BOSTON — The state’s total unemployment rate remained at 4.2% in May, the Executive Office of Labor and Workforce Development announced Thursday. The preliminary May job estimates from the Bureau of Labor Statistics (BLS) indicate that Massachusetts lost 6,400 jobs. Job losses were impacted by a temporary labor dispute in the information sector. In May, leisure and hospitality was the only sector to experience over-the-month job gains. BLS also revised upward the state’s over-the-month job gains in April, reporting that 15,200 jobs were added compared to the 13,900-job gain originally reported. From December 2015 to May 2016, Massachusetts has added 30,500 jobs. At 4.2%, the unemployment rate is down 0.7% over the year, with the state’s seasonally adjusted unemployment rate dropping from 4.9% in May 2015. There were 26,600 fewer unemployed persons and 49,000 more employed persons over the year compared to May 2015. The Commonwealth’s May unemployment rate remains lower than the national rate of 4.7% reported by the Bureau of Labor Statistics. “The labor force continues to grow, with 7,000 more employed residents and 2,000 fewer unemployed residents in May,” Labor and Workforce Development Secretary Ronald Walker II said, adding that the education and healthcare sector and the professional, scientific, and business-services sector continue to generate the most jobs in Massachusetts. The state’s labor-force participation rate — the total number of residents 16 or older who worked or were unemployed and actively sought work in the last four weeks — remained at 65.0%. The labor-force participation rate over the year has decreased 0.2% compared to May 2015. Over the year, the largest private-sector percentage job gains by sector were in construction; professional, scientific, and business services; other services; and leisure and hospitality.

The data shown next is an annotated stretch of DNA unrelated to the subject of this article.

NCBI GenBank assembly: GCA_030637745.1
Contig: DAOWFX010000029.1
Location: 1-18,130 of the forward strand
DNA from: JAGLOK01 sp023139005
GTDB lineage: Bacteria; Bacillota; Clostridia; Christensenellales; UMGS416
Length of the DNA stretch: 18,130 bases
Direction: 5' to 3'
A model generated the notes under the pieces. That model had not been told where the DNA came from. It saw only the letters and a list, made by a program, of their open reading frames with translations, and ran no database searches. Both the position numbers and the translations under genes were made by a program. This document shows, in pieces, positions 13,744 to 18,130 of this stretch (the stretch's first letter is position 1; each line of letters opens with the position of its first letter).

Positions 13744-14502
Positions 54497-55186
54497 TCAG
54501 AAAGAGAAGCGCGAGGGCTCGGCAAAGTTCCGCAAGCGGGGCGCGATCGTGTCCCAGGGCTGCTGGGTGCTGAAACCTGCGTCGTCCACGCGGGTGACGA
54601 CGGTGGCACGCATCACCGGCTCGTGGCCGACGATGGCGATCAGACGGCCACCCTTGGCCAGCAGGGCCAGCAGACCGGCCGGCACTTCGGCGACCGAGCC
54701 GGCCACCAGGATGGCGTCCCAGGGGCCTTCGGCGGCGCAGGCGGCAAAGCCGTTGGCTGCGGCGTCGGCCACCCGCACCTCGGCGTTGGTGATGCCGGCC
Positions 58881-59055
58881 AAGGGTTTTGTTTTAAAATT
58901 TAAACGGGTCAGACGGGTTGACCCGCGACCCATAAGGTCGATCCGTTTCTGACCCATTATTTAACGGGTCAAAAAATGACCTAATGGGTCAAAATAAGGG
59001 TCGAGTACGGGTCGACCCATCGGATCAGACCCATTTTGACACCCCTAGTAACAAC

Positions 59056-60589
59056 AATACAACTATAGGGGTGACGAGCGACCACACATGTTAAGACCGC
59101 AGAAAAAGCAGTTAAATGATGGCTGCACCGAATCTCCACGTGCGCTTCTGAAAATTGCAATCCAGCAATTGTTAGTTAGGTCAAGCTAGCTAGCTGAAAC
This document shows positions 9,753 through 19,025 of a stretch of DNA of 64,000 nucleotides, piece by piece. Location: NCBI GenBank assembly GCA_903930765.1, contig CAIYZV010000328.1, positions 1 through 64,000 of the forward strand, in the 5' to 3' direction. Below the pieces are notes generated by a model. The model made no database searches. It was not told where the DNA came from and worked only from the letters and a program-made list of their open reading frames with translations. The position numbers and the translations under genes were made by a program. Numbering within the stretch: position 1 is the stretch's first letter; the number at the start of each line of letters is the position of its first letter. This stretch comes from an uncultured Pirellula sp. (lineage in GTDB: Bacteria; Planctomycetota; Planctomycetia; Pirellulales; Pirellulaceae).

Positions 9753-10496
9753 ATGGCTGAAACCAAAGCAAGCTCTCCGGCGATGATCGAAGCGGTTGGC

Online Resource Aims to Keep River Users Healthy

GREENFIELD — In time for the summer recreation season, the Connecticut River Watershed Council (CRWC) and 16 partners have launched the 2016 Connecticut River water-sampling program. Water samples are tested for E. coli bacteria as an indicator for all types of other pathogens that could potentially make one sick. River users can visit the “Is It Clean” web page at www.connecticutriver.us to find bacteria test results at more than 147 river-access and recreation sites in Massachusetts, Northern Conn., Vermont, and New Hampshire. Samples are typically collected at each site weekly or bi-weekly, and test results are posted online 24 hours later, through early October. “When weather gets warm, people head to our rivers to cool off and have fun, and they want to know if our rivers are clean. The data tells us that it is a good idea to stay out of the water for 24 to 48 hours after a heavy rain because bacteria levels could be high,” said CRWC Lower River Steward Alicea Charamut. “Heavy rain is often the cause of high bacteria levels. Bacteria can spike after a storm due to combined sewer overflows and polluted stormwater runoff from urban, suburban, and agricultural areas.” Added CRWC Massachusetts River Steward Andrea Donlon, “cities and towns along the river are making significant investments to reduce pollution to our rivers, and this has made a tremendous difference. We want people to be able to explore and enjoy this wonderful resource. Our rivers are certainly much cleaner than they used to be, but it makes sense for river users to pay attention to this information so they know when it’s clean for swimming or boating.” Water sample results are color-coded and map-based to offer guidance about whether the water is clean enough for swimming and boating. Results are a snapshot of river conditions at the moment the sample was taken, but give river users information they can use to make informed decisions and prevent potential illness. The website provides bacteria data for the Connecticut River and more than 20 tributaries, including the Chicopee River, Mill River in Northampton, Mill River/Lake Warner in Hadley, Farmington River in Connecticut, Ottauquechee and Black Rivers in Vermont, and many more.